Tag: book

Weinschenk publishes A Citizens Guide to US Elections

Political scientist Aaron Weinschenk, UW-Green Bay assistant professor of Public and Environmental Affairs, is the co-author of a text newly released this week by Routledge.

The book, A Citizens Guide to US Elections: Empowering Democracy in America, is intended for use in undergraduate political science courses as well as readership by a general audience.

Weinschenk and his co-author, Prof. Costas Panagopoulos of Fordham University, make the case that although there may be widespread dissatisfaction with politics and the electoral process, the system isn’t actually broken. Instead, they write, Americans already have the power to fix what’s wrong within the existing system, provided they roll up their sleeves and get involved; what’s missing today is consistent and meaningful citizen participation.

Weinschenk, a 2007 summa cum laude graduate of UW-Green Bay, joined the faculty in 2013 after earning his Ph.D. in political science from UW-Milwaukee. His scholarship on voting behavior, campaigns and elections, mayoral politics, public opinion, declining turnout, and political psychology has been published in leading journals. The UWGB Research Council presented him the Research Scholar Award in fall 2014 to help complete work on A Citizens Guide.

For more on the book, go to https://www.routledge.com/products/978113885879

Book draws notice from prominent insiders — The book A Citizens Guide to US Elections: Empowering Democracy in America, co-authored by UW-Green Bay faculty member Aaron Weinschenk, debuts this week with positive reviews from two well-connected political analysts.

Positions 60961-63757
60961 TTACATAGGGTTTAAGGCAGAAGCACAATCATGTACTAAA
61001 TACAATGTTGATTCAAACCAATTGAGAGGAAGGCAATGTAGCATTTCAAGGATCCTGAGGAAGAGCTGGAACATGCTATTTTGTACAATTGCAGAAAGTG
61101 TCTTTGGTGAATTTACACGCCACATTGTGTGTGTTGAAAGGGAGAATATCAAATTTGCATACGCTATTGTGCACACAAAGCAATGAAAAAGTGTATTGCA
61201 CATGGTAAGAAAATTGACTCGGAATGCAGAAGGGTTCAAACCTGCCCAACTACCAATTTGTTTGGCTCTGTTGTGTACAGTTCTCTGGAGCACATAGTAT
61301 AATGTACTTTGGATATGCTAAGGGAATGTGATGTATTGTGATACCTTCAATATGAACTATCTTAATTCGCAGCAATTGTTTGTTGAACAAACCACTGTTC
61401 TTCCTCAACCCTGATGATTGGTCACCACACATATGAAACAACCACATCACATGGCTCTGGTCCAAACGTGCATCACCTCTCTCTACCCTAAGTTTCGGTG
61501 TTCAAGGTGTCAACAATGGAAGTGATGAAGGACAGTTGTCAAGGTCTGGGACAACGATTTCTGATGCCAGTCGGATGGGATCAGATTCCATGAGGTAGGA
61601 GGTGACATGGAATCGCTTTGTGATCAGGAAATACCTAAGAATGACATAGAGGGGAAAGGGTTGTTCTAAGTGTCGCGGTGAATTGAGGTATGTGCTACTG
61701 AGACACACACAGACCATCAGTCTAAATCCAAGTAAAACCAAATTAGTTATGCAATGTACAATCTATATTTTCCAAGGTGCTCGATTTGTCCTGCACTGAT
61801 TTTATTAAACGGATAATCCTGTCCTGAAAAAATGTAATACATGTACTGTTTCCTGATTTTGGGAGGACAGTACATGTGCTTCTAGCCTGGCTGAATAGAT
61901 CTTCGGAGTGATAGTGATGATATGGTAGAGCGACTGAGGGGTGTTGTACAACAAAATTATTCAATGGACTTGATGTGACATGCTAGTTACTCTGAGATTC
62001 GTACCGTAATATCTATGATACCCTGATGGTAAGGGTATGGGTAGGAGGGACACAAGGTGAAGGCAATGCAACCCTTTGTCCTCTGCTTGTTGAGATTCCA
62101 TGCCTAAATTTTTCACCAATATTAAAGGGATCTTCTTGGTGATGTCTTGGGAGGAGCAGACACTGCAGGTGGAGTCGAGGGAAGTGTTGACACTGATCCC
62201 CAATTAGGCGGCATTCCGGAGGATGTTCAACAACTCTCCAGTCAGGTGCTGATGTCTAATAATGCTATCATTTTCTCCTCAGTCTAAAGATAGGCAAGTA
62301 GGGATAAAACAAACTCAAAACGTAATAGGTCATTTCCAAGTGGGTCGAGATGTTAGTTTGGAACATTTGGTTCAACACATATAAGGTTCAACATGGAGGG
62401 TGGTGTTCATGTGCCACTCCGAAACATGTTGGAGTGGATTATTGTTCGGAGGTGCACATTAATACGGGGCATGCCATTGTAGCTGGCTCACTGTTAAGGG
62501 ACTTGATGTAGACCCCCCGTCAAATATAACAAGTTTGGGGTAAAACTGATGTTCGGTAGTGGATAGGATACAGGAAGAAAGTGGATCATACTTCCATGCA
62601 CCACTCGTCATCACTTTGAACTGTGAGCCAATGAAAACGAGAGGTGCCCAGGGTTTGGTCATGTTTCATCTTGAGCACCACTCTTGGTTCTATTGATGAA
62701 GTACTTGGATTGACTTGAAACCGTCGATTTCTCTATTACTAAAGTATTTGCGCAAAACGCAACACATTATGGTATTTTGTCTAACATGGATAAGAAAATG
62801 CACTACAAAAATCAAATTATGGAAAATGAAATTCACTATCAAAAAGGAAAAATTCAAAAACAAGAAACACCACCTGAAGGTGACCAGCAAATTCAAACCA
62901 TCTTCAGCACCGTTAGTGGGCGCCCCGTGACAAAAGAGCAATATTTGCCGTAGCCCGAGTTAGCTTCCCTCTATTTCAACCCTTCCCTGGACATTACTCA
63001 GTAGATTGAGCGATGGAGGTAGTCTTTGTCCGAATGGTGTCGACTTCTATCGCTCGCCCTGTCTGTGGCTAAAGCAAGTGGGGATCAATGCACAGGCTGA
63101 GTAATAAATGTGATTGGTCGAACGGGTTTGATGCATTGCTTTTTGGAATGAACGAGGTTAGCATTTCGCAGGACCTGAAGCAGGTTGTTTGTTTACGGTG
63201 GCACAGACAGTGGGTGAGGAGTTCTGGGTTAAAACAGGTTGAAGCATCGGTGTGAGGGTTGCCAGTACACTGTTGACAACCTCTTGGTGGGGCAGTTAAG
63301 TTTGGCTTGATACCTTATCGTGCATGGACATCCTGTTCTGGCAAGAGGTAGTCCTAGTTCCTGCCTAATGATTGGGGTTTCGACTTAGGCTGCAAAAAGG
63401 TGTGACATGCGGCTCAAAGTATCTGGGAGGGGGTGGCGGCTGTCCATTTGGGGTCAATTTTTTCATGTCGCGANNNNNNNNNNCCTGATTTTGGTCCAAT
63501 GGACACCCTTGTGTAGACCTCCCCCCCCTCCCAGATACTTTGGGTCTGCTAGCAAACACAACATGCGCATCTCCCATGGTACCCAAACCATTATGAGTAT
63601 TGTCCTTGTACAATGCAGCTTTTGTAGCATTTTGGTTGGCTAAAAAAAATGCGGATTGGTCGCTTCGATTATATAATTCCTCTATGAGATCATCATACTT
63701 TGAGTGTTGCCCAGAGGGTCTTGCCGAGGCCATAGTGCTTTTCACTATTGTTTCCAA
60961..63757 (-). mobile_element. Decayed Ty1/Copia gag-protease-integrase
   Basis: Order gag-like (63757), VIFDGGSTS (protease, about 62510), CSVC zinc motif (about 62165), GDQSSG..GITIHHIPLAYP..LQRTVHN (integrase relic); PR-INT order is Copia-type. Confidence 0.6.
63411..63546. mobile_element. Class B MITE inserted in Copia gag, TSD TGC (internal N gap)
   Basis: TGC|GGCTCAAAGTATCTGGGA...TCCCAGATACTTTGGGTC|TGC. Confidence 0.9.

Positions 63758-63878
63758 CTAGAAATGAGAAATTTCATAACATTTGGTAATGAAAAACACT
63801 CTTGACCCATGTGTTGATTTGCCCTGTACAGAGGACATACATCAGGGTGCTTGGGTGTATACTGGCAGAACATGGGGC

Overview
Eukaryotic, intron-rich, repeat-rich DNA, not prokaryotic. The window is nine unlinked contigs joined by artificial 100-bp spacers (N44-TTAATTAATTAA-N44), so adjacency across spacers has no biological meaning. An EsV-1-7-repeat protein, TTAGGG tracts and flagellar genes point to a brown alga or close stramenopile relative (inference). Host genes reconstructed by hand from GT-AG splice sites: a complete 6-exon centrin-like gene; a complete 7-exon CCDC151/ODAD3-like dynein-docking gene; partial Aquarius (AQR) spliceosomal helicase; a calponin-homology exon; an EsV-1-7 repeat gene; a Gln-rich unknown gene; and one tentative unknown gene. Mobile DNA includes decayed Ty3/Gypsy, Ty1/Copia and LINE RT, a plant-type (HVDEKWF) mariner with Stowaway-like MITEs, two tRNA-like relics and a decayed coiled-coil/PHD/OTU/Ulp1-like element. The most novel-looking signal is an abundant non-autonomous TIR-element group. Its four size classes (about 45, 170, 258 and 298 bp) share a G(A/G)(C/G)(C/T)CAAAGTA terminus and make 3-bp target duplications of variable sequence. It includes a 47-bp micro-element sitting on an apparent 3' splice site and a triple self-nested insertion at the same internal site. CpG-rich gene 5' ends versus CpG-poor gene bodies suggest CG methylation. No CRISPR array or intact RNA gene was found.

Nationally prominent consultant Robert Shrum, who was a senior adviser to the Gore 200 and Kerry 2004 presidential campaigns and now holds a named chair in political science at USC, and political handicapper and National Journal columnist Charlie Cook offer reviews posted to the Routledge website. Cook describes the book as “jam-packed with crucial information about contemporary politics and elections” and “required reading for serious students and citizens who want to understand the electoral process and back up their opinions with facts.” Writes Shrum, “It’s enlightening, a great read for political junkies, and a good one for any citizen who cares about democracy and each individual’s capacity and responsibility to make a difference.” See https://www.routledge.com/products/9781138858794


Guest lecturer’s book: for sale on campus, to be read at Readers’ Loft

In connection with the Latino American History program, copies of visiting speaker Santiago Vaquera-Vásquez’s latest collection of short stories, One Day I’ll Tell You the Things I’ve Seen, are available at the Phoenix Bookstore. Additionally, Vaquera-Vásquez will read and discuss themes from the book between 5:30 and 7 p.m. Friday (Sept. 25) at The Reader’s Loft Bookstore, Green Bay.

New Urban Sociology text has its fans

We came across this recently: A textbook co-authored by Prof. Ray Hutchison, Urban and Regional Studies, was made recommended reading in 2014-2015 for social-ecological researchers involved in the sprawling “Baltimore Ecosystem Study.” Hutchinson and Mark Gottdiener released the fourth edition of The New Urban Sociology in 2010. To see the BES reference to Hutchison’s work, click http://besdirector.blogspot.com/2014/09/bes-book-of-year-2014-2015-gottdiener.html


Always Climb Higher author Pagels ’87 featured in P-G 

In the most recent edition of our Inside UW-Green Bay print magazine, we highlighted alumnus Jeff Pagels’ success as an inspirational author, speaker, Olympic-caliber athlete, natural-resource manager for the DNR and all-around good guy. Pagels has used a wheelchair since 1984. His 2014 book about his comeback from severe spinal cord injury, Always Climb Higher, is the topic of a recent Green Bay Press-Gazette article.